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Pence Calls on Republicans to Stop Assailing the F.B.I. After Mar-a-Lago Search

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WASHINGTON — Former Vice President Mike Pence on Wednesday called on Republicans to stop attacking the nation’s top law enforcement agencies over the F.B.I.’s search of Mar-a-Lago, former President Donald J. Trump’s Palm Beach, Fla., home.

Congressional Republicans, including members of leadership, have reacted with fury to the Aug. 8 search, which is a component of an investigation into Mr. Trump’s handling of classified material. Some lawmakers have called to “defund” or “destroy” the F.B.I., whilst more moderate voices have chastised their colleagues for his or her rhetoric.

Speaking at a political event in Recent Hampshire, Mr. Pence said that Republicans could hold the Justice Department and the F.B.I. accountable for his or her decisions “without attacking the rank-and-file law enforcement personnel.”

“Our party stands with the boys and ladies who stand on the skinny blue line on the federal and state and native level, and these attacks on the F.B.I. must stop,” Mr. Pence went on. “Calls to defund the F.B.I. are only as mistaken as calls to defund the police.”

The remarks by Mr. Pence, who appears to be positioning himself to run for president, highlight his readiness to separate himself from the wing of the Republican Party most loyal to Mr. Trump. In addition they illustrate the political dangers in criticizing a law enforcement agency, particularly for a celebration that purportedly bills itself as defenders of law and order.

The calls for a more cautious tone got here as threats emerged against law enforcement. A gunman attacked an F.B.I. office in Cincinnati last week, and the Department of Homeland Security distributed an intelligence bulletin to law enforcement across the country that warned of “a rise in threats and acts of violence” after the Mar-a-Lago search.

Mr. Pence also said on Wednesday that he would consider talking to the House select committee investigating the Jan. 6 attack on the Capitol — the clearest indication up to now that he is likely to be willing to take part in the panel’s ongoing efforts. The panel is ready to resume public hearings on its findings next month.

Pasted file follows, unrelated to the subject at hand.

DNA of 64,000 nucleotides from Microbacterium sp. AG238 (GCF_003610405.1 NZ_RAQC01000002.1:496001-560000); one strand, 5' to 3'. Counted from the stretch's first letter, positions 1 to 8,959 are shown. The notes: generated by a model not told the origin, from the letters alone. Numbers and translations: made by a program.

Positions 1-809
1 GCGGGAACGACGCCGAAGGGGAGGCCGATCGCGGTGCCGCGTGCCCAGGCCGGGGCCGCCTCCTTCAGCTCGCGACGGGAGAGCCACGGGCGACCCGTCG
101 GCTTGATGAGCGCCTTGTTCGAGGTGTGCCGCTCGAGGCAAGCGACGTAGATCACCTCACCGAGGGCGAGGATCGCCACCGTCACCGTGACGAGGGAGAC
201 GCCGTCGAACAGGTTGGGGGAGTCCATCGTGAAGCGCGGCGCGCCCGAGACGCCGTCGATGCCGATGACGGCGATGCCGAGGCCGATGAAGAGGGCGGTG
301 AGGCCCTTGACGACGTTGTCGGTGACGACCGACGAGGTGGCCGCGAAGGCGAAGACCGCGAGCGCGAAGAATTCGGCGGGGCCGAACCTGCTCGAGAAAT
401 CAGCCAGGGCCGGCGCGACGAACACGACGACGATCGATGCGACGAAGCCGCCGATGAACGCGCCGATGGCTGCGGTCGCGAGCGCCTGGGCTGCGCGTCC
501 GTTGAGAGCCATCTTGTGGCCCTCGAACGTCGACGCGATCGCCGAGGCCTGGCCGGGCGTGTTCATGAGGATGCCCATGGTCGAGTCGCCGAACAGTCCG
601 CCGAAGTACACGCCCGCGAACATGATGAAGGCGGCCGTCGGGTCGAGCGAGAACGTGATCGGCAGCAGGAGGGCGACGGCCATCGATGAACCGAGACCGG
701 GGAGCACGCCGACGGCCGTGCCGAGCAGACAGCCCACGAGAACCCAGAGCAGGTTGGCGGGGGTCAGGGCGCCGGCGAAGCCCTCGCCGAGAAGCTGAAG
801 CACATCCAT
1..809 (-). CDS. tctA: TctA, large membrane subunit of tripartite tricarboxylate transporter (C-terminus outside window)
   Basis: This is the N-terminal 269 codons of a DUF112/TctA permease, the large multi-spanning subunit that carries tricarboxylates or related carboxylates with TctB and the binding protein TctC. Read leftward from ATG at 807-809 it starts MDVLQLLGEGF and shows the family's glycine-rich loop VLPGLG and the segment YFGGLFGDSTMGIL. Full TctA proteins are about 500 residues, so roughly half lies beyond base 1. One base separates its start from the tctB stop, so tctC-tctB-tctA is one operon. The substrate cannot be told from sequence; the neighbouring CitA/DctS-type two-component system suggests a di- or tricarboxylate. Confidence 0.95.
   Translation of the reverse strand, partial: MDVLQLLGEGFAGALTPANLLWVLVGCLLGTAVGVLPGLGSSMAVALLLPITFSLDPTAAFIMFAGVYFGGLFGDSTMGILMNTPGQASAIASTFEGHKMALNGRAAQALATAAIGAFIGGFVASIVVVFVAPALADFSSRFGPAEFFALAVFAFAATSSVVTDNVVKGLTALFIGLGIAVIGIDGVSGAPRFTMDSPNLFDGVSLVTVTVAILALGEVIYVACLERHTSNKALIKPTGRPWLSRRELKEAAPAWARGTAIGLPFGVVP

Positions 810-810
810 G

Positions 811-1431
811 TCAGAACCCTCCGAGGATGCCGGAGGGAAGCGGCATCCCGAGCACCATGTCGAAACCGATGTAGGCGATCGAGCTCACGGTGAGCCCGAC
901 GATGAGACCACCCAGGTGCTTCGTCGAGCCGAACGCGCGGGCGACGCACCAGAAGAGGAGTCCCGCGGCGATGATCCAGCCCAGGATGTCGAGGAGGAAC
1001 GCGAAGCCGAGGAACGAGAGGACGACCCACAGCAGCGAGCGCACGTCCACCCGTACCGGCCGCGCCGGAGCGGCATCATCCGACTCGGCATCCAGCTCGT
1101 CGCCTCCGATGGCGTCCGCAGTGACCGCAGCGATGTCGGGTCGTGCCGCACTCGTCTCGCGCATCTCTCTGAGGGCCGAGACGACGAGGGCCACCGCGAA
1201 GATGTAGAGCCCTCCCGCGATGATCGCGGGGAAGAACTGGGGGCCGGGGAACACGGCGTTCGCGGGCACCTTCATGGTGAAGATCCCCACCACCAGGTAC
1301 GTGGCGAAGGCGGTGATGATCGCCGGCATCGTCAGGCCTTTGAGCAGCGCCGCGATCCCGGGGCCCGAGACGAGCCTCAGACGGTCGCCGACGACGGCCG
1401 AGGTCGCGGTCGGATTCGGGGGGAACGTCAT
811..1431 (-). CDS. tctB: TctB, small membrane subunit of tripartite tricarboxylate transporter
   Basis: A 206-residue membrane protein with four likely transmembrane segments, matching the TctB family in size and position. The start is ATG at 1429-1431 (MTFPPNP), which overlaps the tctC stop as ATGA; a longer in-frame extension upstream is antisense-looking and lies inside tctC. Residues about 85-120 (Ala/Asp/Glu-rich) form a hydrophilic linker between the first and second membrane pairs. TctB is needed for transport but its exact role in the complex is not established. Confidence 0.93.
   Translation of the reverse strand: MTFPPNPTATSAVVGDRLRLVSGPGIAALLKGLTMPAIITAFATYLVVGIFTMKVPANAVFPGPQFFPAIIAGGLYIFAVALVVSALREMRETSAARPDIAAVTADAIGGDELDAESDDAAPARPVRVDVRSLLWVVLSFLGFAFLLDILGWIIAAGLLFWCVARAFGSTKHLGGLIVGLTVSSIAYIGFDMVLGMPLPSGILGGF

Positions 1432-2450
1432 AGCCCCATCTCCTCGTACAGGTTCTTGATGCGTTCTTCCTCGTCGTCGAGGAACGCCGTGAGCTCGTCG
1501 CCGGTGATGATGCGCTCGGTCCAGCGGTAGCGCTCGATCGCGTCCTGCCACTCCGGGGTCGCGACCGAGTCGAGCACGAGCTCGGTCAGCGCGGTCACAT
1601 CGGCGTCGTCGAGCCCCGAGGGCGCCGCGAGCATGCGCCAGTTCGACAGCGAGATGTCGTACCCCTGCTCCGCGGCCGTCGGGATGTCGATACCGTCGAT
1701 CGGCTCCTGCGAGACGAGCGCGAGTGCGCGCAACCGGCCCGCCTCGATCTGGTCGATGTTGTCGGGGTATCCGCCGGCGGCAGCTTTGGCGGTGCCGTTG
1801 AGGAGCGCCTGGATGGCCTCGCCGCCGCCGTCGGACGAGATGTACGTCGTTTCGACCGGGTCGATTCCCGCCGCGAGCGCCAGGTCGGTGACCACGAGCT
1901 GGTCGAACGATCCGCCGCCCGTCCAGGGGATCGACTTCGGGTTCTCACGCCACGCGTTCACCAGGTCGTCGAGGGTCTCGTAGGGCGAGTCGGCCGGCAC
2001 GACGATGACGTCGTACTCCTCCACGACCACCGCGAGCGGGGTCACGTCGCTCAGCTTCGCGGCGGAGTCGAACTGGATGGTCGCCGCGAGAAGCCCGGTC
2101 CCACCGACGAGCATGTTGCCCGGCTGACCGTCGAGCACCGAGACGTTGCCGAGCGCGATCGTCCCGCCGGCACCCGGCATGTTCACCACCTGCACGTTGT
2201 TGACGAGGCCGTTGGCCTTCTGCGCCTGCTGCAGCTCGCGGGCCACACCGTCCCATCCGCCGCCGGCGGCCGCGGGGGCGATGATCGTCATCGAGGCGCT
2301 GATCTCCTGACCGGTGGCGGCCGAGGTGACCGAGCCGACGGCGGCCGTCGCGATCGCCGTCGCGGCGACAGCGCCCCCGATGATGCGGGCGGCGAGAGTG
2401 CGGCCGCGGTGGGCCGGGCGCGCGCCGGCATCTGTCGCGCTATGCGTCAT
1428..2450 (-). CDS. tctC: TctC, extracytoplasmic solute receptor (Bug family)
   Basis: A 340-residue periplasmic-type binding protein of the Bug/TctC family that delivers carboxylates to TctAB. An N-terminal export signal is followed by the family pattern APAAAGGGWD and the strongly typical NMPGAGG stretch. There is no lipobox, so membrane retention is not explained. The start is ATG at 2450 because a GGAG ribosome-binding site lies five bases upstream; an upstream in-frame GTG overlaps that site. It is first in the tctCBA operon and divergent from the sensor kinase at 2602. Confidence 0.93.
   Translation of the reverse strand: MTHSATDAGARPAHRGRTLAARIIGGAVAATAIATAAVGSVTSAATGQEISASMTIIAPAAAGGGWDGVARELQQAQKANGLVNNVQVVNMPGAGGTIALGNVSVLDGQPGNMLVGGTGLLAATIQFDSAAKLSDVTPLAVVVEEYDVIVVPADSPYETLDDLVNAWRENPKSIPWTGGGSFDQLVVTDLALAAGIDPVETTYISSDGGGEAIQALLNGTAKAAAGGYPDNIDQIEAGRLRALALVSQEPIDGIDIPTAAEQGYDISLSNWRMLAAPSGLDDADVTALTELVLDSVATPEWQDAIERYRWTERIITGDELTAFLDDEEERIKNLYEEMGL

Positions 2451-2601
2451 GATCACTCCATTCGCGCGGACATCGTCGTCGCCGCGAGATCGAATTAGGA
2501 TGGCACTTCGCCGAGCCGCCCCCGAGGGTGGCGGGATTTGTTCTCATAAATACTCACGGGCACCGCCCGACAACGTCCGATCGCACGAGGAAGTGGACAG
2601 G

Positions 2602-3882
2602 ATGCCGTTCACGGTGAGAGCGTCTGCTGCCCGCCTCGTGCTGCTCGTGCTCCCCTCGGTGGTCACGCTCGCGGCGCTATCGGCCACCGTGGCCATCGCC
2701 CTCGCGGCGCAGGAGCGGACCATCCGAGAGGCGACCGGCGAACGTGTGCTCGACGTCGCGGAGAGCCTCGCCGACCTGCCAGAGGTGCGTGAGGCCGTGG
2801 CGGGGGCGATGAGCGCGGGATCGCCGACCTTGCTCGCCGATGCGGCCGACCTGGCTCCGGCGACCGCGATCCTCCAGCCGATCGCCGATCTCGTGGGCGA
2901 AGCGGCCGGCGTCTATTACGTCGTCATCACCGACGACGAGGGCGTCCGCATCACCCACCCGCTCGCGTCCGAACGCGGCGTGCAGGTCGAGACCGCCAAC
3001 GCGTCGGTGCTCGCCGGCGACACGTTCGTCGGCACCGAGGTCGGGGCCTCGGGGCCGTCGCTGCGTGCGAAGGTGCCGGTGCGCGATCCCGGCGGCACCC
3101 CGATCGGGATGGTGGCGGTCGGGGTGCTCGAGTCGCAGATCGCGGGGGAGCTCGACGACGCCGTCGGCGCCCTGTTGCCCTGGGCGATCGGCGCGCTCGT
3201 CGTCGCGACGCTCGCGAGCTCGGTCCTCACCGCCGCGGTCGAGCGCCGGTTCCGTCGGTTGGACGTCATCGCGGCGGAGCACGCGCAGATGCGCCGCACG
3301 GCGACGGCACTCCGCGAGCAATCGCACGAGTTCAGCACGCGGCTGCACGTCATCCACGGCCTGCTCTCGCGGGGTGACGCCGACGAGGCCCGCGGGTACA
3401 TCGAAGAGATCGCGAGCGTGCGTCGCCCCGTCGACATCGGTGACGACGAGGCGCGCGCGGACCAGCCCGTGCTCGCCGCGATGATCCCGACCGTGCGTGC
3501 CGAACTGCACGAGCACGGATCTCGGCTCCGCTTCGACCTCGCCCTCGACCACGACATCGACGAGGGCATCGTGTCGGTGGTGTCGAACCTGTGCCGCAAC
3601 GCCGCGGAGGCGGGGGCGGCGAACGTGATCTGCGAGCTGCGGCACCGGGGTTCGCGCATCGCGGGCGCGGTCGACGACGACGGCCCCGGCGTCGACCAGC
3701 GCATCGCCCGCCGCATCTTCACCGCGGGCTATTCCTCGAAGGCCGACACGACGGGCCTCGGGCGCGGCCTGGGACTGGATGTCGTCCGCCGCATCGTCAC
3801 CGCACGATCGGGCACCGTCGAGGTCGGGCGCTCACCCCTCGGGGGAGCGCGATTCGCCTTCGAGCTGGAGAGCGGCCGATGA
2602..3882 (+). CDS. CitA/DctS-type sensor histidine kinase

Mr. Pence has rarely spoken publicly about how he would reply to a request from the committee to be interviewed, but his lawyers began talking with the panel as early as last summer, indicating that they were unsure of what Mr. Pence might do.

“If there was an invite to participate, I might consider it,” Mr. Pence said. But adding a note of caution, Mr. Pence went on to say it will be “unprecedented in history” for a vp “to be summoned to testify on Capitol Hill.”

In recent weeks, the panel has been discussing what to do about a few of the more high-profile potential witnesses, like Mr. Pence or Mr. Trump himself, and lawmakers haven’t reached a conclusion about methods to proceed with either man.

How Times reporters cover politics.
We depend on our journalists to be independent observers. So while Times staff members may vote, they are usually not allowed to endorse or campaign for candidates or political causes. This includes participating in marches or rallies in support of a movement or giving money to, or raising money for, any political candidate or election cause.

The panel had initially believed that each men would fight attempts to get them to testify, and a few lawmakers anxious that a public battle over getting them under oath would distract from the work of gathering facts in regards to the Jan. 6 attack and the events leading as much as it.

Representative Bennie Thompson, Democrat of Mississippi and the committee chairman, has previously said that the committee ruled out a subpoena for Mr. Pence, citing the “significant information” it had received from two of his aides, Marc Short and Greg Jacob, each of whom sat for depositions. Mr. Jacob also testified live during one in all the panel’s hearings in June, calling a plan by the lawyer John Eastman to have Mr. Pence single-handedly throw the election to Mr. Trump during a joint session of Congress on Jan. 6, 2021, “certifiably crazy.”

Beyond talking to the House committee, Mr. Short and Mr. Jacob have each appeared before a federal grand jury in Washington that’s hearing testimony within the Justice Department’s parallel inquiry into Jan. 6. The lads were present within the Oval Office for a gathering on Jan. 4, 2021, at which Mr. Trump had Mr. Eastman try to influence Mr. Pence that he could delay or block congressional certification of Mr. Trump’s Electoral College defeat.

While it stays unclear whether Mr. Pence will speak to the committee, if he does he could presumably give the panel a fuller picture of the trouble by Mr. Trump and Mr. Eastman to strong-arm him into disrupting the standard democratic process.

A spokesman for the panel declined to comment Wednesday on Mr. Pence’s latest statements.

One other potentially high-profile witness, Virginia Thomas, the wife of Supreme Court Justice Clarence Thomas and a supporter of Mr. Trump’s efforts to remain in power after the 2020 election, remains to be on the committee’s list of witnesses to call, regardless that she has rebuffed attempts to interview her.

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